Everything Johnny Jewel does has a cinematic quality to it.
The lush, dramatic atmospherics of Chromatics. The theatrical art design of the work released on his record label, Italians Do It Better. His numerous soundtrack credits and movie scores. Actually guest starring in David Lynch's Twin Peaks: The Return. His music and his life itself make for one damn interesting film.
Jewel and his Chromatics bandmates (vocalist/guitarist Ruth Radalet and Minneapolis natives Adam Miller on guitar and Nat Walker on drums) pulled back the curtain at First Avenue on Thursday night with a riveting 80-minute set that evoked driving down a curvy road at midnight with just the full moon guiding your way.
Two digital screen towers flanked the band, as did a large screen that served as a backdrop. A steady stream of lyrics and vibrant images filled the screens, adding to the show’s theatrical aspect. Even the flickering blood-red lights of the custom merch stand called to mind the ominous gloom of the Bang Bang Bar from Twin Peaks. It's like we were all extras for electropop night at the Roadhouse.
The band's sound was dialed in all night, with Jewel (who alternated between bass and various synths throughout the set), Miller, and Walker kicking things off with their Drive soundtrack contribution "Tick of the Clock," which featured a digital clock rapidly counting up and down, adding urgency to the beats. Radalet then made her grand entrance, leading the group through a sultry, intoxicating version of "Lady."
"Kill for Love" ignited the set, with Radalet and Miller's guitars complementing the towering beats that Walker and Jewel were conjuring. It was tender, moody, elegant, and mildly threatening, as all good Chromatics songs are. In addition to Adam and Nat (who are brothers as well as bandmates) returning back home, Jewel was set to celebrate his birthday at midnight, adding to the already special nature of Chromatics first Minneapolis show in seven long years.
Chromatics music stylishly captures the sound of someone with a terrible secret to hide—if they ever dare tell you it will only be in a faint whisper and it will haunt you for the rest of your days. Chromatics songs are a love story, horror flick, art house film, and Hollywood blockbuster all rolled in to one. Their world is a broken paradise they have created to make our scars and bruises worth the pain.
Instead of the stage filling with smoke as "Time Rider" built to a stately close, the screens themselves filled with billowing smoke clouds, adding a modern flourish to the set while matching the moodiness of the track. Miller took over lead vocals on "These Streets Will Never Look the Same," which took on an added significance because of his history with the city. The track's insistent Krautrock beat swelled as Miller sang, "Spent my life inside this room/And disappeared some more each day." It was a touching, vulnerable moment on a night that clearly wasn't just a normal tour stop for the band. Miller and Walker even had tables filled with proud family members in a VIP section upstairs.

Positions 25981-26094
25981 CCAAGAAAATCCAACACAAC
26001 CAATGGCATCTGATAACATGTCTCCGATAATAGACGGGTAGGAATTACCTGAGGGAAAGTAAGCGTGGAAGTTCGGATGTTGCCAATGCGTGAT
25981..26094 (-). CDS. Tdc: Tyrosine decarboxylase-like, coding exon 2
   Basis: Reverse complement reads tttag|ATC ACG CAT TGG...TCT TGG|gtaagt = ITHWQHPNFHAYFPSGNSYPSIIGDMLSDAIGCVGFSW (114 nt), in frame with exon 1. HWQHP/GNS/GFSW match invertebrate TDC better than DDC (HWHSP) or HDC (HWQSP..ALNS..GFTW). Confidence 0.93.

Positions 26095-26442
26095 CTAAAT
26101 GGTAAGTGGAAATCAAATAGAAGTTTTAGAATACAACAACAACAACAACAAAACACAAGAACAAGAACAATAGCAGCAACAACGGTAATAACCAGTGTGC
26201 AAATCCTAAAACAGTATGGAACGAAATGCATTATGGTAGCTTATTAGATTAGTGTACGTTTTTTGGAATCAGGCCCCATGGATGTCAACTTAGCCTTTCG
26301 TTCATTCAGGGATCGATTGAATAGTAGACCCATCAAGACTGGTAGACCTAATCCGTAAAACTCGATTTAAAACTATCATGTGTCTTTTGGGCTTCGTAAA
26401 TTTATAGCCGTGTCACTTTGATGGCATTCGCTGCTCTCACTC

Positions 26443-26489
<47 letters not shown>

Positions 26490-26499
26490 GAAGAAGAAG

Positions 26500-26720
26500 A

The lyrics that rapidly flashed up on the screen throughout the show were in a font that recalled Nike's "Just Do It" campaign, injecting the lyrics with an encouraging, determined air even if they were focused on loneliness and searching for answers. "Blue Girl" echoed the disco decadence of Studio 54 from the vantage point of a desolate woman leaving the messy club after last call looking for a ride home, long after the drugs and champagne have worn off.
"I Want Your Love" arrived toward the end of the main set, and called back to the lengths a young lover would be willing to go for their partner illuminated in "Kill for Love." The subject of "I Want Your Love" sounded lost and alone, as if some distance had come between the two lovers. They longed for the passionate early days of their relationship, despite having doubts if they were worth the trouble.
"Hey Hey, My My (Into the Black)" ended the main set ominously, with the band giving a nod to a musical influence their electronic-drenched sounds don't readily bring to mind. That affectionate ode continued into the encore, with Radalet returning to the stage by herself for a stunning rendition of Bruce Springsteen's "I'm on Fire" as a series of flickering candles lit up the screen behind her. It was a magical moment.
The band then joined her, with Miller affectionately addressing the crowd while repping his and his brother's time at Minneapolis South High School and Perpich Center for the Arts. "It's pretty fucking cool playing First Ave,” he said. “When I first started going to shows, this place was a doorway to a new reality, a different reality. And it is a pleasure to be able to play here. Thank you to First Avenue."
The disorienting floors of the Red Room from Twin Peaks flashed on the screen during "Shadow," then a trio of ballerinas of the apocalypse illuminated the screen as the band eased into their final song of the night. The dancers were stretching on the barre with the smoldering ashes of humanity hidden behind layers of smoke. This menacing backdrop, with stormy images of lightning strikes, added to the intensity of the band’s final song, a pulsating take on Kate Bush's "Running Up That Hill."
As the band left the stage, the backdrop featured end credits for the evening. "Double Exposure" directed by Johnny Jewel, with Ruth Radelet as "Lady," Adam Miller as "Gemini," and Nat Walker as "Nitty." One last reminder that the whole evening was a cinematic experience with Johnny Jewel as our faithful creative guide.
Tick of the Clock
Kill for Love
Back From The Grave
I Can Never Be Myself When You're Around
These Streets Will Never Look The Same
I Want Your Love
Hey Hey, My My (Into the Black) (Neil Young cover)
I'm on Fire (Bruce Springsteen cover)
Running Up That Hill (A Deal With God) (Kate Bush cover)